Along with magnetic resonance imaging (MRI), computed tomography (CT) was voted by physicians in 2001 as the top medical innovation of the previous 25 years, and for good reason. The CT gives physicians a quick, noninvasive look inside the body, which makes it a great way to detect a variety of diseases and conditions, and it’s very helpful when it comes to studying the effectiveness of treatments.
“This is a big part of our clinical trial work,” said Dr. James Rawson, chair of the Department of Radiology and Imaging. “There are a number of clinical trials that the Georgia Cancer Center is a part of; we support the imaging that occurs for these trials.”
For example, CT scans are integral to the university’s work with the NCI-Molecular Analysis for Therapy Choice (NCI-MATCH) clinical trial, which explores treating patients based on the molecular profiles of their tumors.
Patients with advanced solid tumors and lymphomas that are not responsive to chemotherapy or other standard therapies are screened with a tumor biopsy.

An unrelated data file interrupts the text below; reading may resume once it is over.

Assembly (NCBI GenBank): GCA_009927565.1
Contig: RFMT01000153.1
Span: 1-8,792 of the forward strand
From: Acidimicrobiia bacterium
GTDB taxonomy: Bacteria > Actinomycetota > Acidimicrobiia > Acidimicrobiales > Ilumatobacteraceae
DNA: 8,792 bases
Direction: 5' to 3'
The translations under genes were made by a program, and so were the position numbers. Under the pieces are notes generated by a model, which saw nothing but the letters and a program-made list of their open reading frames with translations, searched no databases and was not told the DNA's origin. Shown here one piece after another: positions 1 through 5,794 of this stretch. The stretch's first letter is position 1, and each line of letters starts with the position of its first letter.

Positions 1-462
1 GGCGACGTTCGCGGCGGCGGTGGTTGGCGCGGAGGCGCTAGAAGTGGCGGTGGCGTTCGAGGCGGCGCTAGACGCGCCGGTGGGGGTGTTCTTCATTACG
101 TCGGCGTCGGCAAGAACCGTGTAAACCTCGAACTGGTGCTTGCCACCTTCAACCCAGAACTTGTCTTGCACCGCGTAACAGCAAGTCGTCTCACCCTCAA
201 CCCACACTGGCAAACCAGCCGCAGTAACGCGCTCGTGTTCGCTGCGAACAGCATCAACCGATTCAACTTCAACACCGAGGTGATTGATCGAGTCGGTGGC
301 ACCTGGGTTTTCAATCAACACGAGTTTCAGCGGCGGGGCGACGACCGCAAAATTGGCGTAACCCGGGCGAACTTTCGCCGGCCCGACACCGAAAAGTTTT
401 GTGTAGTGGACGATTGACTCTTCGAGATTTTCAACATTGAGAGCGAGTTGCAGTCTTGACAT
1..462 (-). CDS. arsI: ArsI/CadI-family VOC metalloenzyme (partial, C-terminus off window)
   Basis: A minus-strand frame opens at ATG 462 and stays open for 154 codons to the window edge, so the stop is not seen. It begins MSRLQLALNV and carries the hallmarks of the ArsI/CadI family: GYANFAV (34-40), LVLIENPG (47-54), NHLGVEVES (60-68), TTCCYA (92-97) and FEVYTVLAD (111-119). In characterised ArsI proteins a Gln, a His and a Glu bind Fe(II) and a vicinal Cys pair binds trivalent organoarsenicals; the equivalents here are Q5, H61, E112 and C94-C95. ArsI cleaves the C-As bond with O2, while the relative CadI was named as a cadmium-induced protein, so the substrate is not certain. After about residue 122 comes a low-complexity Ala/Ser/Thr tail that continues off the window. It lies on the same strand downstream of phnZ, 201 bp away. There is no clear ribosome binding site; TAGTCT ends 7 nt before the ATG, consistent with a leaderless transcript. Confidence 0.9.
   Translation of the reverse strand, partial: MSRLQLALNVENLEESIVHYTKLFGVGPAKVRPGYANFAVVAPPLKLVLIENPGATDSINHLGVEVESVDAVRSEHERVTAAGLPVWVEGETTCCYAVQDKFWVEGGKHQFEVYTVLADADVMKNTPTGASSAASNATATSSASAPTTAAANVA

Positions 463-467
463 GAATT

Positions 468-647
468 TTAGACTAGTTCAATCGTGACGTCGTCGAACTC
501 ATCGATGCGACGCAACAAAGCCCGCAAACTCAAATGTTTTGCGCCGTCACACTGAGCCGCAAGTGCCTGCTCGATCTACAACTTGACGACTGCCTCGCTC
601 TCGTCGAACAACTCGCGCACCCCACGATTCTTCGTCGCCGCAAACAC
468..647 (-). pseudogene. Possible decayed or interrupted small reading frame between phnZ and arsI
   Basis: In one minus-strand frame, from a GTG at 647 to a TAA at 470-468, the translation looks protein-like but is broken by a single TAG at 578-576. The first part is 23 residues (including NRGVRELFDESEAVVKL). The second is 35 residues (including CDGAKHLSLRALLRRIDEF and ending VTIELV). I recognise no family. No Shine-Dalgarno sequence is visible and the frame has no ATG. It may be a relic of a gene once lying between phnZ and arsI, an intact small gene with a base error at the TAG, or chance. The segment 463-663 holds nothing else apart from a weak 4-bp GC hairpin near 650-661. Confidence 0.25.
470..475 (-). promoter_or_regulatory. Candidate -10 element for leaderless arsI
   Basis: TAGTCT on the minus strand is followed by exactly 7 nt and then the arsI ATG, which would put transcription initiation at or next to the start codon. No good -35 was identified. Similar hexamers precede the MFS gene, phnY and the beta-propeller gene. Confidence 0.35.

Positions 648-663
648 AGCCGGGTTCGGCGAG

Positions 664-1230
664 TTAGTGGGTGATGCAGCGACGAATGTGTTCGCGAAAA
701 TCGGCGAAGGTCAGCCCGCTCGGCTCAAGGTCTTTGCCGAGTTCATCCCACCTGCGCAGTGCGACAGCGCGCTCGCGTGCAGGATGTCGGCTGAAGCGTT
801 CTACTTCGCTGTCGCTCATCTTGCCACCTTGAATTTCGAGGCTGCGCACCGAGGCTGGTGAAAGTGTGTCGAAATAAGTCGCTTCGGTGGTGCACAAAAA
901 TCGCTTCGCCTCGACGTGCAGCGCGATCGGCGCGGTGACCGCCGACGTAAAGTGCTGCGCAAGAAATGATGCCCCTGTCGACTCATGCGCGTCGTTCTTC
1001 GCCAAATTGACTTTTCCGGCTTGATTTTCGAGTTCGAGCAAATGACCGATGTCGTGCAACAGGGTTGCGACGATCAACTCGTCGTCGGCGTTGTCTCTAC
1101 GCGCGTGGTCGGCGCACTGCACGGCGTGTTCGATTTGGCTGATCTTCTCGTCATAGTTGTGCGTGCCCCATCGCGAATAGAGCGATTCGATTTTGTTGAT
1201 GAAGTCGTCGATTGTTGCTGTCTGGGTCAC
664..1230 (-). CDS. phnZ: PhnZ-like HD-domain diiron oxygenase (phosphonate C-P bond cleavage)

Tumors are analyzed to identify gene abnormalities that may respond to targeted drugs selected for the trial. CT scans are done periodically to track tumor responsiveness to the identified drug.
“The CT is really a workhorse for cancer imaging,” said Rawson.
A CT scan uses a computer to combine X-rays taken from different angles to produce cross-sectional images of internal organs, bones, soft tissue and blood vessels. The more images, the better the look inside, and the number of images being provided is increasing with each generation of scanner.
“When I started in radiology, a CT scan of a chest was 20 images,” Rawson said. “When I was junior faculty here, it was 200 images, and now, it can be as high as 2,000 images.”
The current CT facility, part of the groundbreaking 15-year alliance with Philips Healthcare, was planned out with patients at the design table. The result: a clean, inviting area with a calming skylight built in above the bed.